Rawl Tahd, I whispered with the disdain of an Auburn fan.
We arrived a couple of hours before the game and I was eager to hit the streets with the rest of the fans, sidewalk or otherwise, so I could show Frank how wrong he was about my pants.
About one block into our trek to Bryant Denny, I realized he was not.
I might as well have pulled out a cowbell. I have never felt so out of place while wearing pants that were one shade too dark in my life.
“Typical sidewalk fan,” I could just feel my Auburn friends saying about me from Jordan Hare with their faces twisted up.
What’s so ironic is the tomato red color Frank was sporting seemed to be completely acceptable, and even popular. I saw many girls who were obviously students sporting dresses in the same color and some stylishly dressed dudes wearing the same exact pants Frank had on.
But no one was wearing anything close to the shade I was wearing … except for perhaps in Starkville. People probably just thought we were a house divided (and a house they don’t even bother to make a license plate or flag for) and my husband had just brought his poor Bulldog wife along for the day. Bless her heart.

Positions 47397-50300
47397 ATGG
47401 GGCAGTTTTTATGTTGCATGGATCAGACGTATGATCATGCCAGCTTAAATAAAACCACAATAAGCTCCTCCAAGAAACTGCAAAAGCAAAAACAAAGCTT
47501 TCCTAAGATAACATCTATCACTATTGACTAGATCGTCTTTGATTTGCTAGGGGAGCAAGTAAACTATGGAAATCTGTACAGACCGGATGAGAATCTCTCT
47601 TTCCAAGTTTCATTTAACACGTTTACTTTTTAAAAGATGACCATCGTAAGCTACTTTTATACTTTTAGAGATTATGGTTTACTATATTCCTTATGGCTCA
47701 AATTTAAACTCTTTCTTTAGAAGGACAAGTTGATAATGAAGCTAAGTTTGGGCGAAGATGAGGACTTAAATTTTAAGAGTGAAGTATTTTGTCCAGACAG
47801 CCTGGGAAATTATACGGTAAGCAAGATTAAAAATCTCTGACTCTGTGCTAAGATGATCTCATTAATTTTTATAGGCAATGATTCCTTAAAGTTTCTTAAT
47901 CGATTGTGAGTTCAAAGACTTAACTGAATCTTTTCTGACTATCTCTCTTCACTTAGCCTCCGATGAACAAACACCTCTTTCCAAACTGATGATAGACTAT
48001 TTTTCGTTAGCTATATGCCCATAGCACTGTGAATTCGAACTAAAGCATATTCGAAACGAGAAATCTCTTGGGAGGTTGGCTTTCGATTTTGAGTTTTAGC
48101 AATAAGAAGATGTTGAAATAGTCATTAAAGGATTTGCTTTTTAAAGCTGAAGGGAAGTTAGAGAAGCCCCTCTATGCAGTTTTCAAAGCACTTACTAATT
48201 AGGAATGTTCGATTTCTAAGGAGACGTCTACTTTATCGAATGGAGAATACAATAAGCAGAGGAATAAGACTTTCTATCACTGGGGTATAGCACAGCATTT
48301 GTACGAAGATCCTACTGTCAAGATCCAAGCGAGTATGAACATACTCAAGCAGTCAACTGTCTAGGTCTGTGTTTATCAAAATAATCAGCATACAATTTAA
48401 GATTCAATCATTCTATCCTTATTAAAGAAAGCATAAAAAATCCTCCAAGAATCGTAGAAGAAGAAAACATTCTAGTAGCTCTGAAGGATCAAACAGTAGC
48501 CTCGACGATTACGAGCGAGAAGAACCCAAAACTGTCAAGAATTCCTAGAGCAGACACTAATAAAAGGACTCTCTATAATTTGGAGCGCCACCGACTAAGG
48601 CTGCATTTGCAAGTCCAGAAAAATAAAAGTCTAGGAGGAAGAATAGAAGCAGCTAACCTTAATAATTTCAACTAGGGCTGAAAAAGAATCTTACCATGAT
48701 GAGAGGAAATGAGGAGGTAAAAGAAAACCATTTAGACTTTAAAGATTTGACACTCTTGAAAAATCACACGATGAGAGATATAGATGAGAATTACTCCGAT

To add insult to injury or rather injury to insult in this case, the comfortable tennis shoes I had bought were not comfortable at all.
As we walked around the stadium in the 9,000-degree heat, blisters began forming on my feet.
By the time we got to our seats on the surface of the sun, my own A positive began trickling down my heels.
I can confirm, however, I really do in fact bleed a very accurate U of A shade of crimson. Seeing the blood next to shoes, I could really tell the stark — or rather Stark-ville — contrast between the two colors. At least I was sporting the right shade somewhere on my body finally.
“Roll Tide,” I whispered as I blotted the blood up with a napkin.
A few days later, judging by their color, I noticed my scabs seemed to be Mississippi State fans.
Somebody bring me my cowbell! And some Neosporin.